Here’s a representative sample of broken passing plays:

  1. :00 – This is going pretty well until #2 ILB Bassa decides to loop around. #55 DT Taimani and #1 DE Burch have their lanes locked up, #3 DE Dorlus camps on top of the point, and #4 ILB Jacobs in his first game this year is staying wide to close the frontdoor. But when #32 OLB Winston breaks through the back’s pass pro and the QB has yet another magical sack escape Bassa is nowhere to be found and the backdoor is wide open.
  2. :20 – Bassa correctly identifies the play design here, which is the delayed RB wheel, and Jacobs is on it, running stride for stride with him down the sideline with impressive footspeed. With nowhere to go, the QB breaks the pocket, and Oregon shows much better lane discipline - #50 DT Aumavae is punching through, Bassa doesn’t get trapped deep by the guard, and Dorlus doesn’t let the LT engage him.
  3. :30 – Given how often the QB was hooking up with this WR it would have been nice if the backers had managed to track him across the field, but really the issue is the inside instead of outside rush plan from Winston. When the RT straightens Winston’s retro uniform after he gets past, his path to the QB is so shallow that it lets him out to the sideline to make the throw.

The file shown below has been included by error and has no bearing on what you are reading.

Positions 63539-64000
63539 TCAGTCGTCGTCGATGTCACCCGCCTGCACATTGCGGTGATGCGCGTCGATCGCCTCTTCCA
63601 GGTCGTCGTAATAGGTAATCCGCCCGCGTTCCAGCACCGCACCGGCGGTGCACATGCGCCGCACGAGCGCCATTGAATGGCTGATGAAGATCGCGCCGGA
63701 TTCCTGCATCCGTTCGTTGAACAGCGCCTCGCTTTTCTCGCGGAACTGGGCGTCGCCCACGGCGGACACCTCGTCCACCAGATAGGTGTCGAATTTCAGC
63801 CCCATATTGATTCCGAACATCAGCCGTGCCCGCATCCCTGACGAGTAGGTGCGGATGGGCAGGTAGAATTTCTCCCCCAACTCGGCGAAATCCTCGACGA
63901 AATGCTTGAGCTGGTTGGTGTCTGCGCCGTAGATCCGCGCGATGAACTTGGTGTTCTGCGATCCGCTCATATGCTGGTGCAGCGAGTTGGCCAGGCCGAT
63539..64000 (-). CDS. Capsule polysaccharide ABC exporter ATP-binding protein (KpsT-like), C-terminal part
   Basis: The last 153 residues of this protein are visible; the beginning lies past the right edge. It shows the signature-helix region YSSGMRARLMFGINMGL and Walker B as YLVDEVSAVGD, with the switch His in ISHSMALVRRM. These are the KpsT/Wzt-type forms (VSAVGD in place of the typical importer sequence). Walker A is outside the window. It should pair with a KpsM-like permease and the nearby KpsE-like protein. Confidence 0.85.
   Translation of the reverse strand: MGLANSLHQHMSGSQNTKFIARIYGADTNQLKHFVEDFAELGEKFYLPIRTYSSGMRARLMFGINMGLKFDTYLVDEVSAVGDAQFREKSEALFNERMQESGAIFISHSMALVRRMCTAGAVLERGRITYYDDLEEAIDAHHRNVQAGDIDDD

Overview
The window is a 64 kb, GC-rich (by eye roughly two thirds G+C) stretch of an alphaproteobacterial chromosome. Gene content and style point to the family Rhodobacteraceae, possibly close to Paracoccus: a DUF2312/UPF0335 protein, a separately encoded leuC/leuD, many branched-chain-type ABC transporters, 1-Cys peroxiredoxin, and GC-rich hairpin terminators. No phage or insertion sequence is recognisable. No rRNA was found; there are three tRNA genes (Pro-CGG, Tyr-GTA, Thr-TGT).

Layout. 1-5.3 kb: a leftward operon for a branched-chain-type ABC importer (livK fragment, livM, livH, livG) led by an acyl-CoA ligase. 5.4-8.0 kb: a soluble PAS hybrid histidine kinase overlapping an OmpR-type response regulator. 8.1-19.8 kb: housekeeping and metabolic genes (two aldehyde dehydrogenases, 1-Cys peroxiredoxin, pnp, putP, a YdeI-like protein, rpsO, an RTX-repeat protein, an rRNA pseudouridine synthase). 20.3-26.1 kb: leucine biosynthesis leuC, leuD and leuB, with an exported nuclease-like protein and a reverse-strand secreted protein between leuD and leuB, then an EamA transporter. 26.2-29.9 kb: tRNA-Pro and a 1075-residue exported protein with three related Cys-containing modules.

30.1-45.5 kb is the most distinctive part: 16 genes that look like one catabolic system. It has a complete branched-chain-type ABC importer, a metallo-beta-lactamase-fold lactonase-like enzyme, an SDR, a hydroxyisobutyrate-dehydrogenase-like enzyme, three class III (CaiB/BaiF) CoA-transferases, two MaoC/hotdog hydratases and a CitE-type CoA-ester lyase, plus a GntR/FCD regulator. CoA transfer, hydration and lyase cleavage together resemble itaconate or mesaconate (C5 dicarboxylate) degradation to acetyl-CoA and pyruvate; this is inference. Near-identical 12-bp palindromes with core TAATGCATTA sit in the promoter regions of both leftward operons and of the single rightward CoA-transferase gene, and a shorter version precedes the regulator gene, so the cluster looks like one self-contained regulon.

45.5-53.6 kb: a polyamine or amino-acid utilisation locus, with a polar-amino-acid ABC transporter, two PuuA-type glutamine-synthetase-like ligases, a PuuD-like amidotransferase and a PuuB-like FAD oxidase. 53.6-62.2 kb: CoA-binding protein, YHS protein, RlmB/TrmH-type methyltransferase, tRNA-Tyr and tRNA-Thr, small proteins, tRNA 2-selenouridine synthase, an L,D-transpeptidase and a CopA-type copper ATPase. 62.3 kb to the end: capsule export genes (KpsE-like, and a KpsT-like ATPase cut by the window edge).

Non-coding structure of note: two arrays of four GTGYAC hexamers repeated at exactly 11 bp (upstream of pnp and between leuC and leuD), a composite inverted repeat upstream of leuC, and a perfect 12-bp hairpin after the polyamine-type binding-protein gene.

4. :39 – Another win for Winston, and Burch commanding the double team frees #17 OLB Purchase to loop around from the inside spot, where Oregon was lining up in an interesting 33-stack variation for much of the afternoon, earning a throw to the fans.

Broken or not, Oregon’s defense against called passing plays had a success rate of 59% (23 successes vs 16 failures), allowing 7.2 adjusted YPA and 15% to gain 15+ yards. Other than improving their ability to contain the QB in the pocket, the other factor that would have helped the Ducks’ numbers would be operating at full strength in the secondary. #5 CB K. Jackson and #13 DB Addison didn’t play in this game, and #6 CB Florence missed the first half and seemed to be on a limited snap count. That shuffled around several assignments, not just bringing in a few second stringers but moving #0 DB Ty. Johnson and #25 CB Reed away from their usual spots as boundary safety and inside corner respectively to fill in against outside receivers in close coverage.

This game also saw a broader use of inside linebackers than any so far this season, with Jacobs making his debut and rotational players #28 ILB Boettcher, #26 ILB D. Jackson, and #22 ILB Soelle continuing to get meaningful reps. There were a couple of passing plays from the pocket in which I thought these guys needed to work on their assignment discipline.

Here’s a representative sample of failed defenses of non-broken passing plays:

  1. :00 – Reed is over the Z where the corner Jackson would normally be if healthy, and so Johnson is down over the trips where Reed would be and #7 DB Stephens is back where Johnson would be. I think Reed would have covered this better than Johnson, it’s what he did all of last year.